Axel-In-Charge: "Secret Wars" Jam Session Talking "A-Force," "Ultimate End" and More
With the very cool news that Terry Moore’s Rachel Rising has been optioned for television (and that could be a great show that I would LOVE to see) I started thinking about other indie properties (most with complex female characters) I’d love to see optioned for television as either an ongoing or a mini-series. With the advent of shortened series – Netflix’s House of Cards, AMC’s Mad Men, Breaking Bad, and The Killing all run only 13 episodes (typically) – we’re seeing a rash of new thinking in quality over quantity, which is good for a lot of comic book properties with world building or effects issues. Most of the best shows out there right now run short seasons: Showtime’s Homeland has 12 per season. Game of Thrones and Newsroom are only 10! The Walking Dead began with a 6-episode half season, then moved to a “full” 13, and for its last season delivered 16 – but still short of the formerly typical 22-episode season. Add to that a rash of recent high-quality mini-series like HBO’s six-part Mildred Pierce or Sundance’s 7-part Top of The Lake and we’re in a really interesting period of television where we’re seeing a huge uptick in great TV that equal some bold choices in both content and in the way that content is delivered. All of it makes me optimistic that smart comics properties that might have been a tough sell even a couple years ago might be more viable now. So what are five at the top of my list? Glad you asked!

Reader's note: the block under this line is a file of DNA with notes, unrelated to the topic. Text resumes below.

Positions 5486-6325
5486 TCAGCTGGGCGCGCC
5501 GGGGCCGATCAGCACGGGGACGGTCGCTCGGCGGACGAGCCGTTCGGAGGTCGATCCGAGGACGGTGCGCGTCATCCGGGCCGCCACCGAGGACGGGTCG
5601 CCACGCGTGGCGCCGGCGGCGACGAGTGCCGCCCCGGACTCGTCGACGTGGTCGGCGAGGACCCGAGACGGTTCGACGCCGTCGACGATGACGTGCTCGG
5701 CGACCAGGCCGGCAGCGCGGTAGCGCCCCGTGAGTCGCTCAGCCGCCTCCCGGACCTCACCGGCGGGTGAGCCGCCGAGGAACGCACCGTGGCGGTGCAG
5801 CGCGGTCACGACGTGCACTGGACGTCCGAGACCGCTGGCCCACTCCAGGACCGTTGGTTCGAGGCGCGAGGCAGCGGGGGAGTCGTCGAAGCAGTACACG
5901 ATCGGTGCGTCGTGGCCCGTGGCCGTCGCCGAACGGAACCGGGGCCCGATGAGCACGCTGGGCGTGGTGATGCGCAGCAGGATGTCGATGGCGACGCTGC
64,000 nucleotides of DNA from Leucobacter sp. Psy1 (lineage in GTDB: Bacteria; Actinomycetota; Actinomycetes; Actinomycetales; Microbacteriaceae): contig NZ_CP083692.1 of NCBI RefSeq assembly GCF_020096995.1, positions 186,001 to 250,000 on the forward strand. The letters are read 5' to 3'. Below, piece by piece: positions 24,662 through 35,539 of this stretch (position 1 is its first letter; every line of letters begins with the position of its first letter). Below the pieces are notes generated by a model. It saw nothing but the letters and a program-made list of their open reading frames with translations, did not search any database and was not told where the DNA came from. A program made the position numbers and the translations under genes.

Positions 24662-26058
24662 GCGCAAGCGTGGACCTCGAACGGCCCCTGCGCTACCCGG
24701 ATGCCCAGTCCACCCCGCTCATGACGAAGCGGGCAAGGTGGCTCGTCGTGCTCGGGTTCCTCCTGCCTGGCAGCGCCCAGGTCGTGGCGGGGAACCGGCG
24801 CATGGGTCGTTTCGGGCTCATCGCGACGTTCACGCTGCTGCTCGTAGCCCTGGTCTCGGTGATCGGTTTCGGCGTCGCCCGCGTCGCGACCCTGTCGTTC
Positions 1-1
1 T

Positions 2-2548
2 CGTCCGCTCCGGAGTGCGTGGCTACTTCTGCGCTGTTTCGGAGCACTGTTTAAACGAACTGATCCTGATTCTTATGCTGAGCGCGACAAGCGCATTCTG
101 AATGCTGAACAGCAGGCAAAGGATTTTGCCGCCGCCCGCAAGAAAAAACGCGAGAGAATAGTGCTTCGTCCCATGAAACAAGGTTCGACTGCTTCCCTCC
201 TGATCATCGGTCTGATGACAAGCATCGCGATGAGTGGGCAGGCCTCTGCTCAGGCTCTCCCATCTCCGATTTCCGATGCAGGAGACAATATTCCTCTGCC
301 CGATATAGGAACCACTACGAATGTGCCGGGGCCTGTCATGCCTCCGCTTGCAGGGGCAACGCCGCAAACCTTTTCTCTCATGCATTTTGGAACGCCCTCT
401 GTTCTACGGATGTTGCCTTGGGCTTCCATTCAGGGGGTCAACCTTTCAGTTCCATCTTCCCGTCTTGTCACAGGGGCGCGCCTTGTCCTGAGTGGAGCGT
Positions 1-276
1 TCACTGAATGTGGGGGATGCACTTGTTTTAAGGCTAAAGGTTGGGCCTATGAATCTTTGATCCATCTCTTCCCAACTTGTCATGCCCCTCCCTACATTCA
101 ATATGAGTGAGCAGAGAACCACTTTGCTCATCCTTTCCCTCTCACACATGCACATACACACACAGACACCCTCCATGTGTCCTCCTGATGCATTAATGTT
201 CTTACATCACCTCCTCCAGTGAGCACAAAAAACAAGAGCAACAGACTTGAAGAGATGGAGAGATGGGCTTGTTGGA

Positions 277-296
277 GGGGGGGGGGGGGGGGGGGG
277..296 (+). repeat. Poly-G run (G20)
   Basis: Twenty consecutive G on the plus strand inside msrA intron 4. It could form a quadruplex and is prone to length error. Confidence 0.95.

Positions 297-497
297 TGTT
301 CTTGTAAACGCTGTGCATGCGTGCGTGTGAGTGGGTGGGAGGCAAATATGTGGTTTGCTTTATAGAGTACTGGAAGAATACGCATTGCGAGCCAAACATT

Tim Seeley and Mike Norton
This noir-ish horror meets detective story set in a rural Wisconsin town would look fantastic on television. From the barren winter landscapes, and farmland settings to the “walking dead” and supernatural elements it’s got the makings of a great ongoing series. As a small town is quarantined after a one day event causes the recently deceased to “revive,” the local police force is dealing with the event and the ripples it causes to the best of their ability – but things are getting more complicated by the moment. With a touch of Fargo, a touch of the supernatural, paired with a whole lot of horror – both natural and unnatural, the book is creepy and smart and just dying for a great television adaptation.